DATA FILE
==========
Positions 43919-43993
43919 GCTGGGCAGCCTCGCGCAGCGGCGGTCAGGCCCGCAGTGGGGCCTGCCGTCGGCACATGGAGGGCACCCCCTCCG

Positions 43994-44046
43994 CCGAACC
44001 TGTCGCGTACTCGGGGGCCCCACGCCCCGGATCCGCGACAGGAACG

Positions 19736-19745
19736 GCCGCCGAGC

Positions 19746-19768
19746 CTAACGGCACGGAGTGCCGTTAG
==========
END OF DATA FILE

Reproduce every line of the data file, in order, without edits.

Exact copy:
Positions 43919-43993
43919 GCTGGGCAGCCTCGCGCAGCGGCGGTCAGGCCCGCAGTGGGGCCTGCCGTCGGCACATGGAGGGCACCCCCTCCG

Positions 43994-44046
43994 CCGAACC
44001 TGTCGCGTACTCGGGGGCCCCACGCCCCGGATCCGCGACAGGAACG

Positions 19736-19745
19736 GCCGCCGAGC

Positions 19746-19768
19746 CTAACGGCACGGAGTGCCGTTAG